On July 6, 2008, exactly fourteen years ago today, Lewis Hamilton achieved the first of his eight victories at Silverstone, the circuit where he ha
On July 6, 2008, exactly fourteen years ago today, Lewis Hamilton achieved the first of his eight victories at Silverstone, the circuit where he has climbed to the top of the podium the most times (along with the Hungaroring). He had already achieved pole position on the legendary track the previous year, but was overtaken in the race by Kimi Raikkonen and Fernando Alonso.
In that 2008 season, Hamilton arrived at his home race as fourth in the World Championship, ten points behind Felipe Massa. After two races without points, including the one in Canada in which he hit Raikkonen from behind in the pit lane, the Briton had to win if he didn’t want to drop. And he not only won, but he swept away.
And that the weekend did not start in the best way. The pole was achieved by a McLaren, but not his, but that of his teammate Heikki Kovalainen, in what would be his only pole position in Formula 1. Lewis could only be fourth eight tenths behind the Finn. But on Sunday, the storm was unleashed, both competitive and meteorological.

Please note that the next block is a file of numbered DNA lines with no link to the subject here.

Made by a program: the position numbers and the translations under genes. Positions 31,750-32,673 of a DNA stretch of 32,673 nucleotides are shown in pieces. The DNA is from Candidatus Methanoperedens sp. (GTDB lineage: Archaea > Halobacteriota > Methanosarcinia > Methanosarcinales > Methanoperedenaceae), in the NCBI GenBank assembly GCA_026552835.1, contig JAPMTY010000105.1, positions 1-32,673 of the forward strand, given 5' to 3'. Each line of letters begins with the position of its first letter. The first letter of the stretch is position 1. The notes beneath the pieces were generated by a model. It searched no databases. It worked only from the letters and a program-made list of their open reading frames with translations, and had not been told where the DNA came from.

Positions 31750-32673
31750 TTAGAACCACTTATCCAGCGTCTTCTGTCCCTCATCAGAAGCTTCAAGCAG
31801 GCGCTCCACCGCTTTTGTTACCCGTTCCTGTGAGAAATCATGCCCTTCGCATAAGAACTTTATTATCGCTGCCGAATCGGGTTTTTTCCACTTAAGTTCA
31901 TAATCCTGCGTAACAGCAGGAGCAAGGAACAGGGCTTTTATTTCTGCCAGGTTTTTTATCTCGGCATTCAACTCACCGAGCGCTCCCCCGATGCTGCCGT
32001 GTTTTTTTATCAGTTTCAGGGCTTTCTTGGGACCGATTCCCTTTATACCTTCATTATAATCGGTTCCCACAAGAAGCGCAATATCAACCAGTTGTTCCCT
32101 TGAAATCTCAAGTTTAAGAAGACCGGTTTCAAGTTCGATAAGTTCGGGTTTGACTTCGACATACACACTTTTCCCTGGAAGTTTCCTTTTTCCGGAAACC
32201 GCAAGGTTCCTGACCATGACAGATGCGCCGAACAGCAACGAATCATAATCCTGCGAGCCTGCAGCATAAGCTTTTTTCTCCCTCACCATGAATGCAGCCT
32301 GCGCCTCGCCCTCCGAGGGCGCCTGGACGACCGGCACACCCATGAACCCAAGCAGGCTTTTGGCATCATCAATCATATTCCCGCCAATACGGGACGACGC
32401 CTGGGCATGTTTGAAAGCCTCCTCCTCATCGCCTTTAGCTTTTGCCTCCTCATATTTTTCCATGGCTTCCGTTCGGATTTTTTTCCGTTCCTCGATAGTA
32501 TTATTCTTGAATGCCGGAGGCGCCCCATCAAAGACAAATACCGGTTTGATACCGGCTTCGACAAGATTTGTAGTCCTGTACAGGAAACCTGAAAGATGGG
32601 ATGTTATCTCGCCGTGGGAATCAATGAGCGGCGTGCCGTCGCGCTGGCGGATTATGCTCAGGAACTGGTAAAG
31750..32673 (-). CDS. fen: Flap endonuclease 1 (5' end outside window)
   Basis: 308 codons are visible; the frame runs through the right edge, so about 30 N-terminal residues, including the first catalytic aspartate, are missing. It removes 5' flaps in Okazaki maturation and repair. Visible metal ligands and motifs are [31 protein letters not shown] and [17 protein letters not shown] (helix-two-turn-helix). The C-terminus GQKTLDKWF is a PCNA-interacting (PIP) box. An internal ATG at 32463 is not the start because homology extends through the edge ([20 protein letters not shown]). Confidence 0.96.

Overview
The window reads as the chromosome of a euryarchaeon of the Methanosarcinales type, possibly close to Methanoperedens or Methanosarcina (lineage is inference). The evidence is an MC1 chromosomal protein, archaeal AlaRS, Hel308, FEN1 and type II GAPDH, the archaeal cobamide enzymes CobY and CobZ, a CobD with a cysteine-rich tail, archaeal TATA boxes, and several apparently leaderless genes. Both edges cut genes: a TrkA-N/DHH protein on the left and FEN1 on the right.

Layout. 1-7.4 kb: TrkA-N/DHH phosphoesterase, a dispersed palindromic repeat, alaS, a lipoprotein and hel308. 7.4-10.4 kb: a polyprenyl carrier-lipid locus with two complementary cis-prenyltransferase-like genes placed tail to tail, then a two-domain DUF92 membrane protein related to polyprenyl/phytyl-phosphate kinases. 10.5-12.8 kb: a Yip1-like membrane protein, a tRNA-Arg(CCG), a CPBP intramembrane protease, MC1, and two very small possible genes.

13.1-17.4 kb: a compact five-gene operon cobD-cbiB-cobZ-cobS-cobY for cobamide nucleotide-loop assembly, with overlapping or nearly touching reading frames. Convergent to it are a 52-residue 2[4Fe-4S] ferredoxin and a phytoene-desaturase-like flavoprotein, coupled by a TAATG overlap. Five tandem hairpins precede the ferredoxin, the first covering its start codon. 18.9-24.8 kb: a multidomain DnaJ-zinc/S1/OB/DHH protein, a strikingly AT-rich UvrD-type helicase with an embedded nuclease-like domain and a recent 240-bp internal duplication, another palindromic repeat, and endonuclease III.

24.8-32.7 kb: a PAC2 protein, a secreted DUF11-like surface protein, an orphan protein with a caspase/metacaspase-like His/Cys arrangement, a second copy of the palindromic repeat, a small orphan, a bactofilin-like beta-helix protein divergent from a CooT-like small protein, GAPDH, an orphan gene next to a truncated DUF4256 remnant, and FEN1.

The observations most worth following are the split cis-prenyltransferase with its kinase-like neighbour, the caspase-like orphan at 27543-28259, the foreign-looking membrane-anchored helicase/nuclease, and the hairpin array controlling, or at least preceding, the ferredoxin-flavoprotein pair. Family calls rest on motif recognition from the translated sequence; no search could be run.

In the typical English summer, the rain came to the Silverstone circuit. And Hamilton started his adventure. At the start, before reaching the first corner, which was ‘Corpse’ (at that time the main straight was on the ‘National Pit Straight’), he passed Raikkonen and Webber to take second, and even got into parallel with Kovalainen. In just 200 meters, he had already gained two positions.
On lap five, Hamilton went all-in on ‘Becketts’ and overtook his team-mate, going on to lead the race. And he did it to the end. In those almost 55 laps, Hamilton managed to double the fourth classified, who was the reigning champion Kimi Raikkonen. He was accompanied on the podium by Nick Heidfeld and Rubens Barrichello, the only ones he did not lap. But it took both of them more than a minute. Since that July 6, 2008, no one has managed to win by taking more distance from the second.
Hamilton left Silverstone as the world leader, while his main rival, Felipe Massa, who spun five times in the race, ended up lapping twice. In the universal deluge, Hamilton managed to consecrate himself in the cathedral of motoring. From that time, seven more would come.